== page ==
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Purely Internal Situations and the Limits of EU Law: A Consolidated Case Law or a Notion to be Abandoned?

Published online by Cambridge University Press:  15 March 2018

Abstract

Purely internal situations – Fundamental freedoms – Attribution of powers – Ullens de Schooten – Reverse discrimination – Non-discriminatory obstacles – EU citizenship – Preliminary rulings – Jurisdiction of the Court of Justice – Conditions of admissibility of preliminary references

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Copyright © The Authors 2018 

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Footnotes

*

Référendaire ECJ. PhD U. Complutense; LLM Yale Law School. All the opinions expressed are purely those of the author.

References

1 See, e.g., Opinions of AG Sharpston, ECJ 28 June 2007, Case C-212/06, Gouvernement de la Communauté française and Gouvernement wallon, point 141 ff and ECJ 30 September 2010, Case C-34/09, Ruiz Zambrano, point 135 ff.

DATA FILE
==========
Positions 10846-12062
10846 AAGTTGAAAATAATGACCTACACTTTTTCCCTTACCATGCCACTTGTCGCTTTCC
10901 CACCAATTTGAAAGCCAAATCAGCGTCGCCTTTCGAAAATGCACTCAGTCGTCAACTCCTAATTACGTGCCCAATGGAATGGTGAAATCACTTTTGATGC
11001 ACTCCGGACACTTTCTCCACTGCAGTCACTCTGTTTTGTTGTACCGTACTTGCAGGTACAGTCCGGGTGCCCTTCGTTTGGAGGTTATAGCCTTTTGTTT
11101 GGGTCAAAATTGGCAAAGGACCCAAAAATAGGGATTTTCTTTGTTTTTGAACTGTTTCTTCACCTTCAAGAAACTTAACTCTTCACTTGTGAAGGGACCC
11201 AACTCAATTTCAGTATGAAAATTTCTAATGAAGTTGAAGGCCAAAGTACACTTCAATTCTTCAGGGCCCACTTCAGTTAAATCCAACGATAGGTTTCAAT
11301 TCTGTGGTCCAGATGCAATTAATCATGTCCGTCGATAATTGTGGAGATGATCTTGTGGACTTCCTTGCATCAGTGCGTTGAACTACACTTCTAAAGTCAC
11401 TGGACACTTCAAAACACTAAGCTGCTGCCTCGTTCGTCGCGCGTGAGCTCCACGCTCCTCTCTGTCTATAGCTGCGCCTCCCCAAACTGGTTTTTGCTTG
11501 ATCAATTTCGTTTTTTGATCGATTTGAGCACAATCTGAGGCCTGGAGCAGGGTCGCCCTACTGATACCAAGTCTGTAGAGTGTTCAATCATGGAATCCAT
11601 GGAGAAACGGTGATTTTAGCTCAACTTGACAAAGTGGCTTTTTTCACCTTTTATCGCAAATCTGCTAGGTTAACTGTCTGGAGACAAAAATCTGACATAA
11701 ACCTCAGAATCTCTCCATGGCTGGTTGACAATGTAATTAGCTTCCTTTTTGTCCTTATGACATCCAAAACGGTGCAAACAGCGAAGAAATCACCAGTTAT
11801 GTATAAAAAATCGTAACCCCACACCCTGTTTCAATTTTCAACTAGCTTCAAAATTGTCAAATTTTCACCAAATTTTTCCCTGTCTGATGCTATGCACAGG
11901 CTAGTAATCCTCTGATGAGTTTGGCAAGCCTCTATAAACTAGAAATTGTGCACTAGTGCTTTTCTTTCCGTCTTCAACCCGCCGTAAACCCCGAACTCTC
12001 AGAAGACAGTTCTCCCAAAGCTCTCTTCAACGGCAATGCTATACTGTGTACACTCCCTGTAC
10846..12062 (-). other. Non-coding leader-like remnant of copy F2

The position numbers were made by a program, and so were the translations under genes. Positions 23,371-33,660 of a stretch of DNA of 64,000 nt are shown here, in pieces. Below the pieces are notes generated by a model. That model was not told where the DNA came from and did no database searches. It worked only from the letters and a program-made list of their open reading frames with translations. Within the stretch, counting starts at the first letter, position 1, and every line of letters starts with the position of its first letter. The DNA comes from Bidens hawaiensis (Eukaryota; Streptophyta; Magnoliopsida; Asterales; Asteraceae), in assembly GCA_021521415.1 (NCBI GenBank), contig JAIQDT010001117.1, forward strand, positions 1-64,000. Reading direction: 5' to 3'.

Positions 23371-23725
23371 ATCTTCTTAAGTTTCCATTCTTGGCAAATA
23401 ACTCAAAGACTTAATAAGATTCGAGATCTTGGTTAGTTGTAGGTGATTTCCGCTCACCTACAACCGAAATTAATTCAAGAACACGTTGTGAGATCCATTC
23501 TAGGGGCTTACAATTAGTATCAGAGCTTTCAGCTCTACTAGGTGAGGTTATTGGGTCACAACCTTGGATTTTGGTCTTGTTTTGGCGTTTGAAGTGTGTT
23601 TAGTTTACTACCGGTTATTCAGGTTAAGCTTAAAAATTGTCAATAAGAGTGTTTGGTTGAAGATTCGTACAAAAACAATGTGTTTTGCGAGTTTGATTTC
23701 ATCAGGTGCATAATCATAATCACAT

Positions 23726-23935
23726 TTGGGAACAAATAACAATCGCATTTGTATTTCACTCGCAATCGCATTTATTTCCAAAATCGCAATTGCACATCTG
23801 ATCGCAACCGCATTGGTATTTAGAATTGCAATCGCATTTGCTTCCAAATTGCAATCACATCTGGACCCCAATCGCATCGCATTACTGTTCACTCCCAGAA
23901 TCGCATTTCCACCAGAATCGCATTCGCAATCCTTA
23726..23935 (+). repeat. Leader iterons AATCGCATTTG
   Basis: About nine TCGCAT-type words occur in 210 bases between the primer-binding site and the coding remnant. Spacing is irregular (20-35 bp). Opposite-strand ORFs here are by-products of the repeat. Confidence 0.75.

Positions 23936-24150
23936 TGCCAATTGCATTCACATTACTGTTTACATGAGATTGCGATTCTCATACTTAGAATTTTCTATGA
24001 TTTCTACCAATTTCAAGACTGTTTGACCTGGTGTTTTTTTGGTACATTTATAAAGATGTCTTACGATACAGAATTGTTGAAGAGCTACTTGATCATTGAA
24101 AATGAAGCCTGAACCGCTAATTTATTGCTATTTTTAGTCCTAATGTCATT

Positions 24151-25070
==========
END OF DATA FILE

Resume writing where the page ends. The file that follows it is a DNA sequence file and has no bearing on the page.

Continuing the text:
2 See generally on this discussion Mataija, M., ‘Internal situations in Community Law: an Uncertain Safeguard of Competences within the Internal Market’, 5 CYELP (2009) p. 31 Google Scholar. See also, Papadopoulou, R.-E., ‘Situations purement internes et droit communautaire: instrument jurisprudentiel à double fonction ou arme à double tranchant?’, 38 Cahiers de droit européen (2002) p. 95 at p. 114Google Scholar.

3 ECJ 15 November 2016, Case C-268/15, Ullens de Schooten.

4 ECJ 28 March 1979, Case 175/78, Saunders, para. 11.

5 Ibid., para. 12.

6 See generally Mataija, supra n. 2, p. 31.

7 See in particular Shuibhne, N. Nic, ‘Free Movement of Persons and the Wholly Internal rule: time to Move On?’, 39 CML Rev (2002) p. 731 Google Scholar.

8 See for this discussion Shuibhne, N. Nic, The Coherence of EU Free Movement Law. Constitutional Responsibility and the Court of Justice (Oxford University Press 2013)CrossRefGoogle Scholar p. 124 ff.

9 E.g. ECJ 19 October 2004, Case C-200/02, Zhu and Chen; ECJ 11 July 2002, Case C-60/00, Carpenter.

10 E.g. ECJ 7 February 1979, Case 115/78, Knoors; ECJ 7 July 1992, Case C-370/90, Singh; ECJ 31 March 1993, Case C-19/92 Kraus; or ECJ 11 December 2007, C-291/05, Eind.

11 E.g. ECJ 10 May 1995, Case C-384/93, Alpine Investments; ECJ 15 December 1995, Case C-415/93, Bosman or ECJ 10 February 2009, Case C-110/05, Commission v Italy (trailers).

12 See on this discussion, de Sousa, P. Caro, ‘Catch Me if You Can? The Market Freedoms’ Ever-expanding Outer Limits’, 4 European Journal of Legal Studies (2011) p. 162 at p. 164 ffGoogle Scholar.

13 Saunders, supra n. 4, para. 10.

14 Ibid.